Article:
- Prosecutors haven't decided on whether to seek a capital case
- Paul Ciancia pleads not guilty to 11 felonies in the November 1 shooting
- Ciancia is accused of shooting a TSA officer point-blank, killing him
- Three other people, including two TSA officers, were wounded
The man accused of killing an airport security officer last month at Los Angeles International Airport pleaded not guilty Thursday to murdering a federal officer and to 10 other charges.
Paul Anthony Ciancia, 23, is accused of fatally shooting Transportation Security Administration officer Gerardo Hernandez and wounding two other officers and a passenger on November 1.
A Los Angeles police officer shot and wounded Ciancia to end the incident at LAX, the sixth busiest airport in the world, according to authorities.
A trial date for Ciancia was set for February 11, but it's unlikely the trial would begin that soon, said U.S. attorney's office spokesman Thom Mrozek.
Prosecutors have yet to decide whether to seek a capital case, which would introduce a possible death penalty in a conviction.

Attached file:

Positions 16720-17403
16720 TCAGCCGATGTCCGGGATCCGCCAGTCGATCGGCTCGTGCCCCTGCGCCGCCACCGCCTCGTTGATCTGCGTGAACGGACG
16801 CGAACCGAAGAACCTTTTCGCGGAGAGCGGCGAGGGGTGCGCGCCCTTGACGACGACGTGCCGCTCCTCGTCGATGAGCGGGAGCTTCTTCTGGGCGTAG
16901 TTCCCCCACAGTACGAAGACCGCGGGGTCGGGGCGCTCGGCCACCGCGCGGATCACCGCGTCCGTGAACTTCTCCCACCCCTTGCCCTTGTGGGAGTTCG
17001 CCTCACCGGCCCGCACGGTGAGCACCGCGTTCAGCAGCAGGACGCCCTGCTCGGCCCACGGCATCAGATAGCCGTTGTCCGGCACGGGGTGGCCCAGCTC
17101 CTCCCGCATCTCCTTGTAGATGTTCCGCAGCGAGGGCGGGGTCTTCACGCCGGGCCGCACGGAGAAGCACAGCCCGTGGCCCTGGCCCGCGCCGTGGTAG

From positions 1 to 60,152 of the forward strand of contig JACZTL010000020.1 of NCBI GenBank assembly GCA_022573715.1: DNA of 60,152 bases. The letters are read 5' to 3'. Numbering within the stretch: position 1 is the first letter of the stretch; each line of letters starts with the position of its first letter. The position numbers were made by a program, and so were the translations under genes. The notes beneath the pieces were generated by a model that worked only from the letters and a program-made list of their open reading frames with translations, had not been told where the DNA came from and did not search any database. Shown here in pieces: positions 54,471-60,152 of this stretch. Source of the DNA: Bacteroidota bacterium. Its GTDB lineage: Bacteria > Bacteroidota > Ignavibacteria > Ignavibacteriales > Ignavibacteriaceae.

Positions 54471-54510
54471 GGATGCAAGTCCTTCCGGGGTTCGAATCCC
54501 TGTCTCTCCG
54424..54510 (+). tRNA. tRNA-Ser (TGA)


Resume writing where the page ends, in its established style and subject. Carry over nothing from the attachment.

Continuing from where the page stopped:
"The decision on whether or not to pursue the death penalty in this case is multi-layered and begins with the trial lawyers in Los Angeles and ends with the U.S. attorney general," Mrozek said.
A grand jury on December 17 indicted Ciancia on a charge of murdering a federal officer, two counts of attempted murder of a federal officer and eight firearms-related charges.
According to the criminal complaint against Ciancia, he allegedly entered Terminal 3 at the Los Angeles airport, pulled out a .223-caliber M&P-15 semiautomatic rifle and fired several shots point-blank at Hernandez.
He began to walk up an escalator, but saw Hernandez move and returned to shoot him again, authorities allege in the complaint.
Investigators say Ciancia then fired on two other TSA officers and a passenger, all of whom were wounded, before a Los Angeles police officer chased him down and shot him, according to the complaint.
Investigators found a handwritten letter among Ciancia's belongings at the airport addressed to TSA employees, saying the shootings were meant to "instill fear in your traitorous minds."
The note said he had made a "conscious decision to try to kill" TSA workers, according to the complaint.
Alerted to troubling text messages sent to his family back East, Los Angeles police officers had gone to check on Ciancia the morning of the shooting but didn't arrive in time.
They got to his apartment 52 minutes after the shooting and left without realizing his connection to the incident, according to authorities.